Russia, the Inequality Champion (Op-ed)
Nowhere else in the developed world are incomes so unevenly skewed in favour of the richest.
Mikhail Metzel / AP
Russia has a shockingly high level of inequality. And that inequality has only deepened in recent years, as the devaluation of the ruble and Russia’s growing isolation hit the middle class hardest.
Nowhere else in the developed world is wealth so unevenly distributed – and it has dangerous implications for Russia’s political future.
According to a recent report by the Credit Suisse Research Institute, one percent of the population in Russia holds 75 percent of the country’s wealth. That puts Russia in first place for inequality among the 38 countries that hold majority of the world’s wealth.
Wealth is usually measured as a household’s financial and non-financial assets, minus its debts. By this measure, Credit Suisse found that the wealth of the average Russian equals $10,344, and that the wealth of the country as a whole totals $1.1 trillion. In terms of aggregate wealth, Russia is on a par with Hong Kong, Mexico, Norway, Turkey, and Singapore. However, those countries have smaller populations, and so the average Turk or Mexican is actually twice as wealthy as the average Russian. The average Singaporean and the average Norwegian are 27 and 30 times wealthier, respectively.
Growth in a country’s gross domestic product does not directly increase the average wealth of its citizens. As a result, Norwegians are 2.3 times wealthier than their annual per capita GDP and Singaporeans are 4.1 times wealthier. The citizens of Turkey and Mexico enjoy wealth on par with their countries’ respective per capita GDPs. The wealth of the average Russian, however, is 2.4 times lower than his or her per capita annual GDP.
Such a ratio is typical of poor countries. In more developed countries, accumulated wealth for each adult, on average, exceeds per capita GDP by 2.5 times.
In the past two years alone, the average Russian grew 14.4 percent poorer. Only Ukraine and Argentina saw greater declines
The Boston Consulting Group has also found that Russia is not very effective at converting economic growth into increased prosperity for its citizens. Non-financial assets such as property comprise almost all of the average Russian’s wealth, while financial assets are roughly equal to debts. By contrast, Europeans hold slightly more financial assets than non-financial.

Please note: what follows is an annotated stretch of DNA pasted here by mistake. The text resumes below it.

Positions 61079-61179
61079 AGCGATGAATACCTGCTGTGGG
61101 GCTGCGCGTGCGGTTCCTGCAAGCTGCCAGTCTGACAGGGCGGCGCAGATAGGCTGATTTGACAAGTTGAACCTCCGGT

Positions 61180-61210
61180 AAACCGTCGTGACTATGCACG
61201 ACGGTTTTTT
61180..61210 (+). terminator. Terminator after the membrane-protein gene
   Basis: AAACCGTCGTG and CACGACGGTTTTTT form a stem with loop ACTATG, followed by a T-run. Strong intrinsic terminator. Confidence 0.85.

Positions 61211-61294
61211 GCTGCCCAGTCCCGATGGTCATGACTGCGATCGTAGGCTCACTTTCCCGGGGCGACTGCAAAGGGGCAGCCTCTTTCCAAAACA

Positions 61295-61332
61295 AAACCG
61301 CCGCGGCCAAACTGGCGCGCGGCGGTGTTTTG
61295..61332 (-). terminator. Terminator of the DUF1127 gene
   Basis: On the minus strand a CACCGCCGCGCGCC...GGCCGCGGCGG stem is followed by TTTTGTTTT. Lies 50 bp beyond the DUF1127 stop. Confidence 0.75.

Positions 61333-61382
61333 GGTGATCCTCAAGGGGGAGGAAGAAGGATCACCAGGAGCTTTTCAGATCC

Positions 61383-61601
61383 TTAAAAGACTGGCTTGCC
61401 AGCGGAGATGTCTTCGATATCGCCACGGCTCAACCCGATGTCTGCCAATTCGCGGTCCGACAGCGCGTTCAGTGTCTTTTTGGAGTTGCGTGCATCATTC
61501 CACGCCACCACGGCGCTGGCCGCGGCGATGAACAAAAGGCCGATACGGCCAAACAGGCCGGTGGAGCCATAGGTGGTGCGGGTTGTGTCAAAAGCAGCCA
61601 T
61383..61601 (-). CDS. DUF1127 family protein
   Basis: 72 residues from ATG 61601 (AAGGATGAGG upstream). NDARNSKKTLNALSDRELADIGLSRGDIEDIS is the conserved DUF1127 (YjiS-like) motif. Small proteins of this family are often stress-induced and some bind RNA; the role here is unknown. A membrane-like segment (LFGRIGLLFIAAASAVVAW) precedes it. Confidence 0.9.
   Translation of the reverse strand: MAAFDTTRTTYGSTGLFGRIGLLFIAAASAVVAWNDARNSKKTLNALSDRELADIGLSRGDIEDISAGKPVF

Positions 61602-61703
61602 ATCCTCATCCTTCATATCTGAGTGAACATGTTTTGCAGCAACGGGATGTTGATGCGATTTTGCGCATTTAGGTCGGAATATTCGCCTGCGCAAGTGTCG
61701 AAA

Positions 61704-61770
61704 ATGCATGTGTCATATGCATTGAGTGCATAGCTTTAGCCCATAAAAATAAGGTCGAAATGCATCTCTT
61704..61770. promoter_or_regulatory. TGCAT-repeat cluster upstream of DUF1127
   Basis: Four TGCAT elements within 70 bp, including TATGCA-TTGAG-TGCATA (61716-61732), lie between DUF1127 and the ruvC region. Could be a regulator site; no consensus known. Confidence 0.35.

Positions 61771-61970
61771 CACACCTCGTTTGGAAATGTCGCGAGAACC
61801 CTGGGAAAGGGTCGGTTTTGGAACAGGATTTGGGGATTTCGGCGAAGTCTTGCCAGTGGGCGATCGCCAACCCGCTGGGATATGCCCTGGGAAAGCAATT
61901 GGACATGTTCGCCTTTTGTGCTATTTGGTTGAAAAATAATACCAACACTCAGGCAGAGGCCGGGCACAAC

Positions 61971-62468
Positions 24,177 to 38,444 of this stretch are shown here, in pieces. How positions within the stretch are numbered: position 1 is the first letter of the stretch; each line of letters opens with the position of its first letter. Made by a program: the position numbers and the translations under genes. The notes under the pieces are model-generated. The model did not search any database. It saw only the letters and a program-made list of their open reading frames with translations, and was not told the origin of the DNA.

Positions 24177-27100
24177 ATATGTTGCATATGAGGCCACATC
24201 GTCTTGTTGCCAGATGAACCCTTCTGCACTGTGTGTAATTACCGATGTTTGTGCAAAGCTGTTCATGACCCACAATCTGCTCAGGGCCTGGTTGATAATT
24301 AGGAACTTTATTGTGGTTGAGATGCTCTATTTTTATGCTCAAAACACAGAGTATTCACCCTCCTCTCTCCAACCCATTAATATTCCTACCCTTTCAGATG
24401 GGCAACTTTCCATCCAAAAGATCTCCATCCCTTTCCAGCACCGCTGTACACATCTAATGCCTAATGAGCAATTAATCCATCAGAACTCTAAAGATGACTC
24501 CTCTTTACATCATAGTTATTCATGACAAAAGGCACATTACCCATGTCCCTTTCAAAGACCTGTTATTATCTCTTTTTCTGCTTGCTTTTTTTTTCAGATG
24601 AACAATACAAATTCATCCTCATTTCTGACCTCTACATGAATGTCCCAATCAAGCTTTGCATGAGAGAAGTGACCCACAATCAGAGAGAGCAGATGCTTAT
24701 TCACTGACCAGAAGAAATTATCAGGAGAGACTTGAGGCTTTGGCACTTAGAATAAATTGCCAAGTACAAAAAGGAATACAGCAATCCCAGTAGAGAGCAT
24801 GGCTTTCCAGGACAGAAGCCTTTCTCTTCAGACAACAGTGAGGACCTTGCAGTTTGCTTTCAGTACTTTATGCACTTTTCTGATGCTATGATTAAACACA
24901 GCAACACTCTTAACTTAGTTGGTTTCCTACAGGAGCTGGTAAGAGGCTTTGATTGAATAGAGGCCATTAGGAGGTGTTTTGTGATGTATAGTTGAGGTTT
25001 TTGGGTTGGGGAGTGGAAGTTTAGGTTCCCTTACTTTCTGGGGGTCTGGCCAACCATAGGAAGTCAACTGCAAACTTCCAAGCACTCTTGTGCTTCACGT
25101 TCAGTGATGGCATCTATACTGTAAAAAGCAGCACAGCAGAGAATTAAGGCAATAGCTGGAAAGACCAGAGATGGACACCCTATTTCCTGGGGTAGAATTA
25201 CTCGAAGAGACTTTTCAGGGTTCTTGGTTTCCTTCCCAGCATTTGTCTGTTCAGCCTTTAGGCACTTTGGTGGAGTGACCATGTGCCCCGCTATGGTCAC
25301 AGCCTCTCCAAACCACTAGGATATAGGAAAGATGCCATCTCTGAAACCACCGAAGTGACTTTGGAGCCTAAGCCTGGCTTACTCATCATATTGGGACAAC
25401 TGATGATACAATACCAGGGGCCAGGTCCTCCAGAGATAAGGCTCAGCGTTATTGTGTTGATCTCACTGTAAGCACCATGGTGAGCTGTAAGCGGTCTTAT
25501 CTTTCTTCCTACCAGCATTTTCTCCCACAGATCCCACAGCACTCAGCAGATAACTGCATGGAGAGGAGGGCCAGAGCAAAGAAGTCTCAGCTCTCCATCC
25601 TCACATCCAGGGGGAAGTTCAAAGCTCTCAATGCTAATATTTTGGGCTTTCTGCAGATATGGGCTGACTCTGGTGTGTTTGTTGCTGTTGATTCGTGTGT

The 2000s were an especially good time for Russians, with the average total wealth increasing approximately 8-fold between 2000 and 2007 – from $3,000 to $24,000. Unfortunately, that process stalled when leaders nationalized and militarized the economy, oil prices fell, and the value of the ruble plummeted. Average wealth fell by 60 percent as a result, returning to the level of 2004-2005.
In the past two years alone, the average Russian grew 14.4 percent poorer. Only Ukraine and Argentina saw greater declines. Russia’s average level of wealth is almost five times higher than the world average, but approximately seven times lower than the wealth enjoyed by the richest 10 percent of the world’s population.
Investment banks in Russia use a list compiled by Forbes to gauge the wealth of the richest Russians. According to that list, approximately 100 Russians have $1 billion or more (behind only the U.S. and China), 900 have at least $100 million, 79,000 have wealth in excess of $1 million, and 742,000 have more than $100,000. However, Forbes, in principle, does not estimate the wealth of government officials who have grown rich through illicit means, even though they are often wealthier than businesspeople. This only underscores that Russia has an extremely high level of asset inequality.
Inequality increased worldwide in 2009-2016, and the planet’s top one percent now own almost 51 percent of all wealth. This means the richest one percent have a greater share of the planet’s wealth than the remaining 99 percent. Growth in the stock market accounts for some of this skyrocketing inequality – only the rich own stocks. The level of inequality growth in Russia is even higher.
Any country with such a high level of inequality risks social instability because a large percentage of the population will take the first available opportunity to demand the redistribution of wealth and new rules of the game. Such countries can hardly allow themselves the luxury of sound economic policies. Instead, politicians end up having to “pay off” the population with populism, confident that the wealth has been amassed illegally and that it is impossible to earn a great deal of money legally.
An extremely high level of inequality bodes poorly for democracy: if Russians had an opportunity to choose, they might once again attempt to build socialism by stripping the rich of their assets and divvying it up among the poor.
According to opinion polls, most Russians would like to do just that. This huge, unmet demand for social justice could surface at the end of President Vladimir Putin’s rule and lead to a major redistribution of wealth.
For this reason, extreme inequality makes it difficult for a country to sustain democracy. Instead, it leads to increased authoritarianism or a new round of extreme socialism.